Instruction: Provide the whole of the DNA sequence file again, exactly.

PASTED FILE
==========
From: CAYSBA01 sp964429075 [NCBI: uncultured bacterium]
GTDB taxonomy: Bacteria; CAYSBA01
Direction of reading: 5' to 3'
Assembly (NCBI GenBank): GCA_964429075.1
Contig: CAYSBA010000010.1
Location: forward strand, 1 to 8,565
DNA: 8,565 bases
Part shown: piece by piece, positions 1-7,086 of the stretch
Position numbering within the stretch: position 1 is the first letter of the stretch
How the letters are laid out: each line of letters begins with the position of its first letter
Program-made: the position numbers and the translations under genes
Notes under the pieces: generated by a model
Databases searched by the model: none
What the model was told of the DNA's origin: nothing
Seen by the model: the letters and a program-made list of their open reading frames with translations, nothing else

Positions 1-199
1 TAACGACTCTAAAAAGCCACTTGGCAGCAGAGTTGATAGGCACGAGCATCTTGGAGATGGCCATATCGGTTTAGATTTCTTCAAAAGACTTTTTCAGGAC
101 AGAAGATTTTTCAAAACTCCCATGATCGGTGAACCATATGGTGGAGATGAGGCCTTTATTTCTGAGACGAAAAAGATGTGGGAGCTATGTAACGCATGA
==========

From: CAYSBA01 sp964429075 [NCBI: uncultured bacterium]
GTDB taxonomy: Bacteria; CAYSBA01
Direction of reading: 5' to 3'
Assembly (NCBI GenBank): GCA_964429075.1
Contig: CAYSBA010000010.1
Location: forward strand, 1 to 8,565
DNA: 8,565 bases
Part shown: piece by piece, positions 1-7,086 of the stretch
Position numbering within the stretch: position 1 is the first letter of the stretch
How the letters are laid out: each line of letters begins with the position of its first letter
Program-made: the position numbers and the translations under genes
Notes under the pieces: generated by a model
Databases searched by the model: none
What the model was told of the DNA's origin: nothing
Seen by the model: the letters and a program-made list of their open reading frames with translations, nothing else

Positions 1-199
1 TAACGACTCTAAAAAGCCACTTGGCAGCAGAGTTGATAGGCACGAGCATCTTGGAGATGGCCATATCGGTTTAGATTTCTTCAAAAGACTTTTTCAGGAC
101 AGAAGATTTTTCAAAACTCCCATGATCGGTGAACCATATGGTGGAGATGAGGCCTTTATTTCTGAGACGAAAAAGATGTGGGAGCTATGTAACGCATGA